On August 12, while I was vacationing, I came across a story about a judge in Maryland ruling that early voting was not constitutional in Maryland. (A better version of the story can be found in the Baltimore Sun). As the story notes:
An Anne Arundel County circuit judge ruled yesterday that the General Assembly’s plan to allow voters to cast ballots in the week before Election Day is unconstitutional, a victory for the governor, who has made opposition to early voting a central issue in the fall campaign. Judge Ronald A. Silkworth ruled that the General Assembly’s plan violated the clear language of the Maryland Constitution, which says that citizens may vote in their local election districts on a specific day, the Tuesday after the first Monday in November.
Here is the actual text from the Maryland Constitution that is referred to, which is in Article 17, Section 2:
Except for a special election that may be authorized to fill a vacancy in a County Council under Article XI-A, Section 3 of the Constitution, elections by qualified voters for State and county officers shall be held on the Tuesday next after the first Monday of November, in the year nineteen hundred and twenty-six, and on the same day in every fourth year thereafter.
However, Article 1, Second 3 of the Maryland Constitution reads:
The General Assembly of Maryland shall have power to provide by suitable enactment for voting by qualified voters of the State of Maryland who are absent at the time of any election in which they are entitled to vote and for voting by other qualified voters who are unable to vote personally and for the manner in which and the time and place at which such absent voters may vote, and for the canvass and return of their votes.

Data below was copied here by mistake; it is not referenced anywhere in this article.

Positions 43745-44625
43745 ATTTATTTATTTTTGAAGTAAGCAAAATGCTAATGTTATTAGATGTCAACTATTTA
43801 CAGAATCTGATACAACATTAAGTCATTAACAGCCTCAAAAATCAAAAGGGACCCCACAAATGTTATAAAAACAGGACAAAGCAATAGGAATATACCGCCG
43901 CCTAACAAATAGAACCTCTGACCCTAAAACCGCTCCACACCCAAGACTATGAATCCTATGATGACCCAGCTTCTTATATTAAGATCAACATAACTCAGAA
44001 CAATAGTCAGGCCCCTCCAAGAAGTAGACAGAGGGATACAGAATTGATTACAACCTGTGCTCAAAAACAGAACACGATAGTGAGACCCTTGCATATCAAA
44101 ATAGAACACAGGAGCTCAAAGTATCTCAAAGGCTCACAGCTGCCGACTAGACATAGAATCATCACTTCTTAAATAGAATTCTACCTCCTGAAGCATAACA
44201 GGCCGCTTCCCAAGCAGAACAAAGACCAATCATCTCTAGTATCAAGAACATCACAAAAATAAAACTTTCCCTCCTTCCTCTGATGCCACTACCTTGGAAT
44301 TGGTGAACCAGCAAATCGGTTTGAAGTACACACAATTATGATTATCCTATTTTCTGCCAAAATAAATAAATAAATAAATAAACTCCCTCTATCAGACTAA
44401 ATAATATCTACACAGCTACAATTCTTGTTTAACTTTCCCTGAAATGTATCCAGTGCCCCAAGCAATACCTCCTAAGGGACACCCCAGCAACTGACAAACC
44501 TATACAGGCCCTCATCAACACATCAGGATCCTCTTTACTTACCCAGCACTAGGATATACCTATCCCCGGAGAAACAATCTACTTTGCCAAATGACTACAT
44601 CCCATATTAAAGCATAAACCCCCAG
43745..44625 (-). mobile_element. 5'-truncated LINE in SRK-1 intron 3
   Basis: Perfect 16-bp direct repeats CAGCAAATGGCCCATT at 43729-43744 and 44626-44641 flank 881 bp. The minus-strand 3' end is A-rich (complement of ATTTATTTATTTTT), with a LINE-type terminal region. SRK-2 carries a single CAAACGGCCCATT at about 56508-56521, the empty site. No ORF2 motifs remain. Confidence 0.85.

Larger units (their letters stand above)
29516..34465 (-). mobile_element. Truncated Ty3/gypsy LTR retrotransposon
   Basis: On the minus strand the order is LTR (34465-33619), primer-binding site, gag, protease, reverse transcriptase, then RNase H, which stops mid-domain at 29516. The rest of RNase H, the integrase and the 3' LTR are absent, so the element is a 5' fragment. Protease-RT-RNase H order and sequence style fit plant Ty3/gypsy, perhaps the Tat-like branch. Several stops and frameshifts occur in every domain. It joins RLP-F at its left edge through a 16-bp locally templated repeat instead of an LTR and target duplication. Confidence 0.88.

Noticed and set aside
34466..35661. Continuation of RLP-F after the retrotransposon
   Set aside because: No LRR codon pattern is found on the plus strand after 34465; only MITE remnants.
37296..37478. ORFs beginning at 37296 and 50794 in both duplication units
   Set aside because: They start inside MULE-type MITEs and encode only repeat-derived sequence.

Interestingly, Article 17, Section 9 provides what would seem to be a tie-breaker, stating:
In the event of any inconsistency between the provisions of this Article and any of the other provisions of the Constitution, the provisions of this Article shall prevail, and all other provisions shall be repealed or abrogated to the extent of such inconsistency.
Now the bizarreness of Article 17, Section 2 is monumental for obvious reasons, such as we don’t have quadrennial elections, we have biennial ones! Moreover, read literally–or to use the language the judge did, the plain text reading–Article 17, Section 2 should also ban all absentee voting, because those individuals are not voting a ballot on election day any more than an early voter is voting on election day. (And note, Article 17, Section 9 would invalidate the Article 1 allowance of absentee voting, read literally).
This ruling has been appealed. It will be interesting how it turns out.